Business & Economy Technology Public USB charging ports may pose a security threat

Public USB charging ports may pose a security threat

Authorities warn that criminals can hijack these public charging ports or cables with malware thereby infecting the unsuspecting traveller's phone, laptop, or other electronic device

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A traveller’s most reliable companion is their mobile phone which is why they are always on the lookout to keep their phones fully-charged.

Many travellers often rely on public USB charging ports to charge their phones to get through long hours of travel. These USB charging ports or cables are usually found in hotels, cafes, airport kiosks, or on the airplane seat’s arm rest.

However, authorities warn that criminals can hijack these public charging ports or cables with malware thereby infecting the unsuspecting traveller’s phone, laptop, or other electronic device.

Cybersecurity experts refer to it as “juice jacking.”

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Juice jacking happens when unsuspecting travellers use a public USB charging port or cable. The infected port/cable can either install malware into the traveller’s device or steal their data immediately.

Even if the phone is charged for just a couple of minutes, the malware can already scan the phone and steal personally identifiable information (PII) like account passwords and banking credentials within seconds.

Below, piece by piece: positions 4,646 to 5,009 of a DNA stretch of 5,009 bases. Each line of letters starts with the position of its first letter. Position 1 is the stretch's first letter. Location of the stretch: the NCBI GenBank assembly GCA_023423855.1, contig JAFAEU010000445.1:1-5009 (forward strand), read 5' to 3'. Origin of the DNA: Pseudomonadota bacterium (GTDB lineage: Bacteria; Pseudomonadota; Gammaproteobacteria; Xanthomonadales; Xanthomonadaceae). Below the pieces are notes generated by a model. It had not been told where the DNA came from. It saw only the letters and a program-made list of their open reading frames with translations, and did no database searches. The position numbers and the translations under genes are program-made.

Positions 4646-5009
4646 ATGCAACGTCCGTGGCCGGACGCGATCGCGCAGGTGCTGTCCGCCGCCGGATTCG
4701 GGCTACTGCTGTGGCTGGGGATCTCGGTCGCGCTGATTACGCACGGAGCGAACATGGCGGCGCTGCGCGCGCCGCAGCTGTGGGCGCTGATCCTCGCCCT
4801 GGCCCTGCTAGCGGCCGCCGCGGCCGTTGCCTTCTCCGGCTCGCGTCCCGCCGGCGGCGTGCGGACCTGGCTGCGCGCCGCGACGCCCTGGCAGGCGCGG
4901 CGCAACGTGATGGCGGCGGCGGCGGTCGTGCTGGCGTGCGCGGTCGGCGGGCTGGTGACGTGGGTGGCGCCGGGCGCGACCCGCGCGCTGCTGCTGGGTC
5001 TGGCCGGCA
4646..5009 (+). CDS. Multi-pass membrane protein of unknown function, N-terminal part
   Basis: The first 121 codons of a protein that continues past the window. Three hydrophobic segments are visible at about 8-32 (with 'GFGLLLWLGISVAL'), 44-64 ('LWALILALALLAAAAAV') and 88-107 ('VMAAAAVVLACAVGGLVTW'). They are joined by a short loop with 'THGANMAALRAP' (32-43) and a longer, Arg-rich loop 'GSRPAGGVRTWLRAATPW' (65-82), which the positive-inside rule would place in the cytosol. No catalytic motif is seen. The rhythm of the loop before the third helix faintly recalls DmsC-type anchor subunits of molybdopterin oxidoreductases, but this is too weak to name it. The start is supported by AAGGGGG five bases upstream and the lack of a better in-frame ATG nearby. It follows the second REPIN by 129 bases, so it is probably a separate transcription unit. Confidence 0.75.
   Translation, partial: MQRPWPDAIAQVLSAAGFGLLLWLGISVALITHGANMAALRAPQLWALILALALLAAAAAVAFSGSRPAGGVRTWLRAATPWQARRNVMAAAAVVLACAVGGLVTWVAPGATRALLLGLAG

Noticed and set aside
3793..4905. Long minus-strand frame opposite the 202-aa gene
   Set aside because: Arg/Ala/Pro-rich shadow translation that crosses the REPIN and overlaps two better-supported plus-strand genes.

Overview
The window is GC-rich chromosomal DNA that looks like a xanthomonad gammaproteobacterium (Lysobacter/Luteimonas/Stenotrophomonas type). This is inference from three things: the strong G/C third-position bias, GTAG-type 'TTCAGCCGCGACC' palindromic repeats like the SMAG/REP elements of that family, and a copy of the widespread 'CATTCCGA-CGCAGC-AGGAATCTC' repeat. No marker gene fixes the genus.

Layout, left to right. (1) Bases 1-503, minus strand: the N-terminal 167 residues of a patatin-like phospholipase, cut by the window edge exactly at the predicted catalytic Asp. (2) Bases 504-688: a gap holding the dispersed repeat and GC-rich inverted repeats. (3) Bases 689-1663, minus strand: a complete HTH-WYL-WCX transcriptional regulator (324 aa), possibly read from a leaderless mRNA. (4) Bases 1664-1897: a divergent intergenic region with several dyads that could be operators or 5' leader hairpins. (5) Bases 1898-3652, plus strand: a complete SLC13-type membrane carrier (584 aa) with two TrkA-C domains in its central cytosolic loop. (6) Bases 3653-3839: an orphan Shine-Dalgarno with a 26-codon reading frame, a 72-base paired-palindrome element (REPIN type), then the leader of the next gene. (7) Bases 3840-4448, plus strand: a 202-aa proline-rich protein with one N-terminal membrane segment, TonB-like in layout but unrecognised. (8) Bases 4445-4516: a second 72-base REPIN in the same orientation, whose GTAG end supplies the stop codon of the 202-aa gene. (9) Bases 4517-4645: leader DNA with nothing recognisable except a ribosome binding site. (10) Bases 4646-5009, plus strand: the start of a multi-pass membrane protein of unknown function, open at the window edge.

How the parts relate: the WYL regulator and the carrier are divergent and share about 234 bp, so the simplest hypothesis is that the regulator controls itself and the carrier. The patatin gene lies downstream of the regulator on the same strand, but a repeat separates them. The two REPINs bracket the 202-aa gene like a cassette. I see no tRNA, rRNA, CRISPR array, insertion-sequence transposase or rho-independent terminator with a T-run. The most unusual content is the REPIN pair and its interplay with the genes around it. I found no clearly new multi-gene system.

Other forms of malware can mine the phone’s power for crytocurrency, install ransomware which holds the data hostage for a hefty price, or install spyware which can track and monitor any activity on the infected phone.

“Just as you wouldn’t plug an unfamiliar USB drive into your laptop, you shouldn’t plug your phone into an unfamiliar USB charger,” said privacy advocate Paul Bischoff in a report by the Los Angeles Times.

When caught in public with a low or dead battery, it would be much safer to use one’s own charging cable and plug it to an electric outlet rather than the USB ports. Experts also suggest bringing a spare battery or power bank for long-haul travels.

Cybercriminals often do not have specific targets. They just need desperate or unsuspecting users. Best be on your guard when travelling! -/TISG

According to a cybersecurity firm, WhatsApp flaws allow hackers to alter messages

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